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Wednesday, April 01, 2009

Falcon 0.9.0 was deemed "bleeding edge" for various reasons, but mainly because it failed some tests on some architectures. Most notably, it was messing up all the threaded tests on Win32/Mingw, and it crashed at random (once every 5-10 launches) on tests 38a or 51a (with different errors as malloc asserts, bus errors, segfaults etc) on some old Fedora based virtual host.

The type of error (its errand behavior), the fact that it appeared in the only tests forcing GC from the VM (while forcing GC from outside, activating the -M memory collection switch, everything was fine), the fact that previous versions were totally immune led me to think there was some concurrency error in the new GC, or some randomic behavior due to concurrency in sending the items to the GC and collecting them.

I'll cut the story short: the problem was simply that the ItemList, on which the new CoreSlot (message broadcasters) are based, and that is also the inner core of the List class in the Falcon language, has an internal list of active iterators. The list marks the iterators, and the iterators, when they are inside a Falcon iterator instance, mark back their owner. But if the GC destroyed the list, the iterators were still considered valid, and when they were to be destroyed, they tried to unlink themselves from the owner list...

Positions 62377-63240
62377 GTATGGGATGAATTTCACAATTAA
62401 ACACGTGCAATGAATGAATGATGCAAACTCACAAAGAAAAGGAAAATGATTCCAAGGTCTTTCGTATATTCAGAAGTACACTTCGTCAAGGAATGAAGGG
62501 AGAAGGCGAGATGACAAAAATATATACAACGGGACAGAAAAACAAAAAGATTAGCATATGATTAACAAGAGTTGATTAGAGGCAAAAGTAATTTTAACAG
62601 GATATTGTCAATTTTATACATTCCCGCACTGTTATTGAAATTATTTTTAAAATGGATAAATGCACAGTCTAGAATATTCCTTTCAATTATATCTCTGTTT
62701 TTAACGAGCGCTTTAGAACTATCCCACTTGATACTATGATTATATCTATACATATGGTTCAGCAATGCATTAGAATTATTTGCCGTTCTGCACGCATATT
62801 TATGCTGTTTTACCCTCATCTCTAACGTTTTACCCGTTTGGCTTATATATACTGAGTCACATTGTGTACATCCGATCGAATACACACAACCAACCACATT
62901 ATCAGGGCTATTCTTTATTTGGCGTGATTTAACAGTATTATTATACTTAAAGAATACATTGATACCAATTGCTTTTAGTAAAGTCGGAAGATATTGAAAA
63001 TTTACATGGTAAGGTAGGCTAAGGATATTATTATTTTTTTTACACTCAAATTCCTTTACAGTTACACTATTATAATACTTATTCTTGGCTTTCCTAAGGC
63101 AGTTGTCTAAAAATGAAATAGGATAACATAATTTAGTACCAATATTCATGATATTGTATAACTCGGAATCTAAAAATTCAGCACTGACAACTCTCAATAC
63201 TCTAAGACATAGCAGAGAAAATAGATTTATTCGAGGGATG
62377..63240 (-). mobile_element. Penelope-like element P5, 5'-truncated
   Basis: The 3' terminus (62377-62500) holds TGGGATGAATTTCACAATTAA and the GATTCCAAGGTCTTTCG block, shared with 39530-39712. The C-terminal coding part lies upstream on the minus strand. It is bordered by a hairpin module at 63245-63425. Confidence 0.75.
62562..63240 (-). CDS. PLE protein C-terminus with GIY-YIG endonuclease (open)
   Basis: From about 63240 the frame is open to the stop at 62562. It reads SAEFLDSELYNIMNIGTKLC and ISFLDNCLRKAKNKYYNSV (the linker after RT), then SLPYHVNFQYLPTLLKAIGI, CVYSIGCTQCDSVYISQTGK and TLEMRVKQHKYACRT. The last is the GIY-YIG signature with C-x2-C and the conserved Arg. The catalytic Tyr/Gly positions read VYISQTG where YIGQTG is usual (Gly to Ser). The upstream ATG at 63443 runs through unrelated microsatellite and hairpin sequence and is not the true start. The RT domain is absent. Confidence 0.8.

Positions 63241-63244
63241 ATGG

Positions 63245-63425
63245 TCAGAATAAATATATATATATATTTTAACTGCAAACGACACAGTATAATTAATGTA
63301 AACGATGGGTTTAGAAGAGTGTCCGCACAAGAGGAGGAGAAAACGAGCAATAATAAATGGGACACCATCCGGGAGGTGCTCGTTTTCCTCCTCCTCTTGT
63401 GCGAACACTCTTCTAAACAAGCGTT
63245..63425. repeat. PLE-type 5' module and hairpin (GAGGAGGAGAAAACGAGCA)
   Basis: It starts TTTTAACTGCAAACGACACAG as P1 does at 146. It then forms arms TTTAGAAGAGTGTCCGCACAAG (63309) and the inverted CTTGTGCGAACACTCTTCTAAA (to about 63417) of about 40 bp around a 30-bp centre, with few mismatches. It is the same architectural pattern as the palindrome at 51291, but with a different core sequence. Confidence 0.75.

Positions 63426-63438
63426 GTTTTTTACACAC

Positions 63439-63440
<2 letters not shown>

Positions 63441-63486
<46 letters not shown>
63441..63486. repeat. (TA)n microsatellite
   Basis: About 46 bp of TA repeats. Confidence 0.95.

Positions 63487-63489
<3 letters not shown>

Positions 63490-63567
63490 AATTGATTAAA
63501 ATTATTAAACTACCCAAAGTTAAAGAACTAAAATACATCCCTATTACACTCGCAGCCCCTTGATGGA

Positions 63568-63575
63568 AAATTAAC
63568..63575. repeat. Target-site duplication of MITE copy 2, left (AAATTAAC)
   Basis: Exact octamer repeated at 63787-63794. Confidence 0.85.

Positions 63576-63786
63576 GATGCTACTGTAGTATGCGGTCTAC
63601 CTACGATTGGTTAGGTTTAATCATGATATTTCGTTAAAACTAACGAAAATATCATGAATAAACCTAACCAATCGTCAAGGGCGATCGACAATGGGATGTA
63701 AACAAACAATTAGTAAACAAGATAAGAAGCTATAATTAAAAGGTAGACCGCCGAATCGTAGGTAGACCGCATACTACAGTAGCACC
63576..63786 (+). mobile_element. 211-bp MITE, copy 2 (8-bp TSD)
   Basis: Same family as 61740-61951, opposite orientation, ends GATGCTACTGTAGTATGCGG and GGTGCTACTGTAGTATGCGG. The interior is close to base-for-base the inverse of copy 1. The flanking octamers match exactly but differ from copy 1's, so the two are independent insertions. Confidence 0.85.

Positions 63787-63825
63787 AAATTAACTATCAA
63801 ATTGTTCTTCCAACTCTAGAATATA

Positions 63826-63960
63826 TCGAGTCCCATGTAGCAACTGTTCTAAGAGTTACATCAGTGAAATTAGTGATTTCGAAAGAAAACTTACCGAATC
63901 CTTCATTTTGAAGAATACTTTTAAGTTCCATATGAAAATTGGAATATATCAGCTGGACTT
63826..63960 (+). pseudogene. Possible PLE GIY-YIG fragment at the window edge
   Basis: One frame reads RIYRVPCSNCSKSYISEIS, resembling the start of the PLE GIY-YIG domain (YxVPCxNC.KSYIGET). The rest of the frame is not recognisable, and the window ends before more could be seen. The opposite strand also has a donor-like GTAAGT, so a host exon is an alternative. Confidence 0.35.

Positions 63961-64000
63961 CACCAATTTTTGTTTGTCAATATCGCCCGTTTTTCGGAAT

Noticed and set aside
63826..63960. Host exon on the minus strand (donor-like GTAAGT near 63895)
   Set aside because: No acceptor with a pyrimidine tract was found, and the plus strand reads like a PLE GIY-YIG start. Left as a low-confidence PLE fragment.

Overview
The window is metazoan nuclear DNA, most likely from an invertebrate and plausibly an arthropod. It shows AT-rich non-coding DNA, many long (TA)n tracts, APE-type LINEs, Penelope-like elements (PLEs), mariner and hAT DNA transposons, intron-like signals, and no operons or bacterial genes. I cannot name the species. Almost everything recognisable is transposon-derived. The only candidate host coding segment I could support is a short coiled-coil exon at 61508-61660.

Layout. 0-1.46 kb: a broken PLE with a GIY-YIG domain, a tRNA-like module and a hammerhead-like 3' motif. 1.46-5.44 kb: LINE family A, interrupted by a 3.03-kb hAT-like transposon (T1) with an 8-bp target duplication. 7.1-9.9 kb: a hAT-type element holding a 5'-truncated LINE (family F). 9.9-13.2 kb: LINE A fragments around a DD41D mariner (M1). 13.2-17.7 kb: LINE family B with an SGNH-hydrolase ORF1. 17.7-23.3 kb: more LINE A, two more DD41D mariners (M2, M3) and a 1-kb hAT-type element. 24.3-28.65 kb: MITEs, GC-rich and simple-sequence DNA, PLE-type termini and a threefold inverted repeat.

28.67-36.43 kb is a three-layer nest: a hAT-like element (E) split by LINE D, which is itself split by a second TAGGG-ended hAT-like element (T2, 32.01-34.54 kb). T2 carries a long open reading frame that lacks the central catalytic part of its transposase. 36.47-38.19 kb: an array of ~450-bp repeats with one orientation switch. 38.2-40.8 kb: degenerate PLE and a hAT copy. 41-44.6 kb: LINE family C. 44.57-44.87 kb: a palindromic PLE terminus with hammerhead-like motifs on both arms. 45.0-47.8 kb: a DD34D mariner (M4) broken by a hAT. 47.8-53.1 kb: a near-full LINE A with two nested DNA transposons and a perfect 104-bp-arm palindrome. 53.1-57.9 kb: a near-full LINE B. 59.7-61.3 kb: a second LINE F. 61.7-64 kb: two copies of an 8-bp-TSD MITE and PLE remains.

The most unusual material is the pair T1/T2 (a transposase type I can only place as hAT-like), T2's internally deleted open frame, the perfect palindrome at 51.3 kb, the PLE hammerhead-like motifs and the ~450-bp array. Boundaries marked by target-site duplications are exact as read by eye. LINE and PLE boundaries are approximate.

Unluckily, this rarely (if ever) crashed; instead, it seems that it just dirtied the heap on every platform I tried (including VS8 with memory tracing enabled), and that may have caused (or not) a memory corruption detection on subsequent tests.

Oh, well, at least I checked line per line the mempool code twice, and now I can be sure that the new GC code is absolutely stable and consistent everywhere. This old error helped me to nail a couple of problems in the code that may have become a nasty nuisance later on.


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